Rabbi David Stav370.
(photo credit: Nachman Rosenberg)
The battle for leadership of the Chief Rabbinate has heated up recently. This is
the first time the race for chief rabbi has gotten so much media exposure. Why
should the secular public care about the chief rabbi? It’s interesting that
candidates for the position market themselves as pluralists – a which might be
an effective election tactic if it was the public who elected them, and not an
unelected body of 150 haredi and national-religious men.
Rabbi David Stav
markets himself as the secular public’s rabbi. He is an observant Jew from the
religious Zionism stream, but the fact that he is not haredi immediately
ingratiates him with the secular public. Rabbi David Lau also jumped on the
branding bandwagon and declares himself “everyone’s rabbi.” But will the outcome
of the election meaningfully change the Chief Rabbinate? Can either candidate
change the relationship of the secular public with the institution that controls
the most intimate aspects of our lives? Rabbi David Stav has pledged to reform
the Chief Rabbinate if elected. On June 4, Yediot Aharonot published Rabbi David
Rabbi Stav takes pride in his plan to turn the Chief into “a
nice and accessible institution.” On the surface, his reform plan appears to
tackle many spheres of deep concern to the secular public, including conversion,
marriage, divorce, ritual circumcision, kashrut licensing, and organ donation.
Yet examination of the Stav Plan reveals that the changes that Rabbi Stav seeks
to make only enforce minimal ethical or regulation standards.
proposed reform is requiring ritual circumcisers to be
Certifying men who perform surgical procedures on
eight-day-old infants is a necessary yet basic regulation that should have been
put in place decades ago, but is not meaningful reform.
Another of Stav’s
proposals is to prohibit kashrut licensors from taking salaries from the
establishments they supervise. This can be seen as official prohibition of one
form of systemic corruption that has plagued the kashrut licensing system for
decades. Prohibiting corruption is great, but is just the bare minimum needed in
a lawabiding state.
A third reform is encouraging sanctions against
The Chief Rabbinate should use sanctions to impel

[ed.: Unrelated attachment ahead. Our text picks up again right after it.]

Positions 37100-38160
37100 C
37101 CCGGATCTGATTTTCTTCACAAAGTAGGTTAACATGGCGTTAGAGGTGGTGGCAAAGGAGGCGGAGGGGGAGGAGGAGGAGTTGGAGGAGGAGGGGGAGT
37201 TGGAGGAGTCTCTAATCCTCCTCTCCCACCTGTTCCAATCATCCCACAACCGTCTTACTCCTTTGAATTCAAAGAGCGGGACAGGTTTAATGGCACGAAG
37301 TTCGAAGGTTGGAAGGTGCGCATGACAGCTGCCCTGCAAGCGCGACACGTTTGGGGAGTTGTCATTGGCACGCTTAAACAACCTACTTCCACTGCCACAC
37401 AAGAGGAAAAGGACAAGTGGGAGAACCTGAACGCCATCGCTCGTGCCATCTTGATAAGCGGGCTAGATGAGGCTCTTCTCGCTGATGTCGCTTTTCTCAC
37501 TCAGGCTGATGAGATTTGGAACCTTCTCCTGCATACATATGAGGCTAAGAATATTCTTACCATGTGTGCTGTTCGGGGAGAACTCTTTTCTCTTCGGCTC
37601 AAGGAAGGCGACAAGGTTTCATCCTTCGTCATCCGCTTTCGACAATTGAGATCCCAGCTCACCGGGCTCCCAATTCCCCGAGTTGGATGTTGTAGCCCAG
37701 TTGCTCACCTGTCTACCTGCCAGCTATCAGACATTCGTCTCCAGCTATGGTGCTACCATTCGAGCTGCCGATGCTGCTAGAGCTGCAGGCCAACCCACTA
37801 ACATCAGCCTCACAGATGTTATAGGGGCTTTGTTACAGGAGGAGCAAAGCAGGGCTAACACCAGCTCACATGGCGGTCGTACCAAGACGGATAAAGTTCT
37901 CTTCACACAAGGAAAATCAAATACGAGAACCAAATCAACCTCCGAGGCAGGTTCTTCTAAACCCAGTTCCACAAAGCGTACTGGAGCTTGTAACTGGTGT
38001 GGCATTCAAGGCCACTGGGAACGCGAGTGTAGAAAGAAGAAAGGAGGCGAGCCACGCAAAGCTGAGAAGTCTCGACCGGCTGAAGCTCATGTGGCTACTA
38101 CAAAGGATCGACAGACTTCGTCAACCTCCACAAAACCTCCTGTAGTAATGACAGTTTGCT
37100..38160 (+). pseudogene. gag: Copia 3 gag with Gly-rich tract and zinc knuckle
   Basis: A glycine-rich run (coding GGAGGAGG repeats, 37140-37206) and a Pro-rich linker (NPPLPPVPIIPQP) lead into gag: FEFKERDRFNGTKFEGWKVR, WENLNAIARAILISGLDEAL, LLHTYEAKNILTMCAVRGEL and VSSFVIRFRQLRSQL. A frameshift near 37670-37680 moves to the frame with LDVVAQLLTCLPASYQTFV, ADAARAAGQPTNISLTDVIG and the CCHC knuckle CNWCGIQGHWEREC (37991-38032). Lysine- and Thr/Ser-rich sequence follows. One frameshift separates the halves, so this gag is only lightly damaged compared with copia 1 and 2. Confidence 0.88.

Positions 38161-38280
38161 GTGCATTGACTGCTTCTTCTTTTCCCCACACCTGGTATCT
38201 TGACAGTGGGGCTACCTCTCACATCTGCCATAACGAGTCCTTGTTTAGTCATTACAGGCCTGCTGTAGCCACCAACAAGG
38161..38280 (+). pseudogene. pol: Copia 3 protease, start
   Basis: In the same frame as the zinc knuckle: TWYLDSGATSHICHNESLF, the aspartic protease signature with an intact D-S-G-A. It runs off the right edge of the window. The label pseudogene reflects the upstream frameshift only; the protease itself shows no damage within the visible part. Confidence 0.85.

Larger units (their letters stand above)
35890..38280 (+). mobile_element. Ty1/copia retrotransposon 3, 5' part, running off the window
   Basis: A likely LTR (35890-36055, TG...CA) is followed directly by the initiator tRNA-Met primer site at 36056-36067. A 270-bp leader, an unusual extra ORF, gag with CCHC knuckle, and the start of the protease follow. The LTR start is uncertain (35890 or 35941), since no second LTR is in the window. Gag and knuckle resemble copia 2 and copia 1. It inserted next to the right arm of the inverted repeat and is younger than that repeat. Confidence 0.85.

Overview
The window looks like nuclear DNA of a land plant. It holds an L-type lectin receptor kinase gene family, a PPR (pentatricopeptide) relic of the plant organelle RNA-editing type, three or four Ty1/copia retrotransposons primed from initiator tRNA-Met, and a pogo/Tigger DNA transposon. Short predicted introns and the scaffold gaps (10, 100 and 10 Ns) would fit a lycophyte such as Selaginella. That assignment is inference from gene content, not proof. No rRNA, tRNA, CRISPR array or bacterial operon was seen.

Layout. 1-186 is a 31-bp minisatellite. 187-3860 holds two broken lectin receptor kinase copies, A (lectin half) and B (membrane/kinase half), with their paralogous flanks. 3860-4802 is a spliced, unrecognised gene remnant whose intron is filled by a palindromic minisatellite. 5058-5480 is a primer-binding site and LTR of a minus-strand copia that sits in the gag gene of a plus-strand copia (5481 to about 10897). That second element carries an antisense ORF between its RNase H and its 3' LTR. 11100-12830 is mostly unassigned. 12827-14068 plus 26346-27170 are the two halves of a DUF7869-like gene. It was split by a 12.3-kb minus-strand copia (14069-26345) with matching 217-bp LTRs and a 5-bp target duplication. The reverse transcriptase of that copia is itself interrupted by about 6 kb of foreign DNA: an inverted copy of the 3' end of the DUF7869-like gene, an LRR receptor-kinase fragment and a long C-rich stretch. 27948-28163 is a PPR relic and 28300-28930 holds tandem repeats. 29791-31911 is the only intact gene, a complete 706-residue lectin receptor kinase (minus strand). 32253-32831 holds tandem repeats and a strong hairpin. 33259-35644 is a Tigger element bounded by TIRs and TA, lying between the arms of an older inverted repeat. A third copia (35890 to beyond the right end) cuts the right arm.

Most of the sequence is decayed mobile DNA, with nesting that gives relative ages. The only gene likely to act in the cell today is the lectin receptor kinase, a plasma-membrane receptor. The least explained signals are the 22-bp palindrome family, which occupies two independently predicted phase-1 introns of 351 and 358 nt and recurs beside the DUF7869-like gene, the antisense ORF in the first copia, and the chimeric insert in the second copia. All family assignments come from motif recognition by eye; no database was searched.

husbands to grant a divorce, but will not change the obligatory system of Jewish
marriage in which a man can chain his wife to their marriage against her
I welcome these changes wholeheartedly.
Any positive change
in the Chief Rabbinate will be welcomed by the secular public. Like any
government institution, the Chief Rabbinate is obligated to enforce reasonable
standards of licensing, regulation and ethics for rabbis, kashrut supervisors,
circumcisers and other religious professionals.
But what is missing in
Stav’s reform is a fundamental change in the way the Chief Rabbinate treats the
Rabbi Stav defines his reform as “zero waiver of Jewish
law, total waiver on bureaucracy.” To me, this means that a Chief Rabbinate
headed by Rabbi Stav will concentrate its zeal on enforcing Jewish law with
renewed vigor, while relaxing some bureaucracy, yet “zero waiver on Jewish law”
unequivocally says there is no room for discussion about Jewish law that creates
real, tangible infringement of citizens’ rights, particularly
Thus, a woman refused a divorce cannot break free from the
shackles of marriage and rebuild her life. A husband can continue to claim that
his “rebellious wife” burns his food or fails to clean and should pay for his
loss of property in a divorce settlement. A Cohen will continue to yearn for his
divorced lover but be unable to marry her. A Jewish woman may love a man of a
different faith but cannot build a family with him in Israel. Same-sex couples
will continue to travel to foreign countries in order to marry.
born of sperm donations will hold taboo status and will have to undergo invasive
interrogations to marry, and other such oddities will infringe upon the rights
and freedoms of Israel’s citizens.
Rabbi Stav’s reform proposal is
throwing sand in the eyes of the secular public. Reforming the rabbinate will
not improve our situation.
We will continue to be prisoners of the Chief
Rabbinate on issues that should be our own private domain. An “accessible and
pleasant institution” does not impose laws and customs on the entire community.
True reform would enable all citizens of Israel to live their lives according to
their faith – even secular Jews. And secularism is a system of belief no less
profound than Judaism is.
How did the secular majority became a
persecuted minority controlled by the religious establishment? The author is the
founder and executive director of New Family Organization.
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